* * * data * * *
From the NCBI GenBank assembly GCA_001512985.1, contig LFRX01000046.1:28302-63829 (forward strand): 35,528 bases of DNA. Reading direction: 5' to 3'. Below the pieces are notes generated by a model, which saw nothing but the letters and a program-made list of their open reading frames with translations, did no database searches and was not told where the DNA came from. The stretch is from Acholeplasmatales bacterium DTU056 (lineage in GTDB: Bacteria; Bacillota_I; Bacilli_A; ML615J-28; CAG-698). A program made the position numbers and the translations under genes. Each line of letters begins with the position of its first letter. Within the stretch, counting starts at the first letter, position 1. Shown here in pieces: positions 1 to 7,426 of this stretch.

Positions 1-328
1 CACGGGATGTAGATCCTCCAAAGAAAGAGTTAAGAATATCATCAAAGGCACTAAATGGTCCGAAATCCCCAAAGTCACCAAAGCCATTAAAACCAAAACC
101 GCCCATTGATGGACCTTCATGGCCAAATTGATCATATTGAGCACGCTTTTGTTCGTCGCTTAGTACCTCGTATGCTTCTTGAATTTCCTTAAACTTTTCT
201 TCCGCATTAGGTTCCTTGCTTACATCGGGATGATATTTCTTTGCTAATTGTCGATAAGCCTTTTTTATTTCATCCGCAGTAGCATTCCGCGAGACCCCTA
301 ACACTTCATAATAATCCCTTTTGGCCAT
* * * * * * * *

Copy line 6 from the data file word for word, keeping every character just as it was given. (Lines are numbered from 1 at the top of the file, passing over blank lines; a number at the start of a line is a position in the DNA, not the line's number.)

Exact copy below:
301 ACACTTCATAATAATCCCTTTTGGCCAT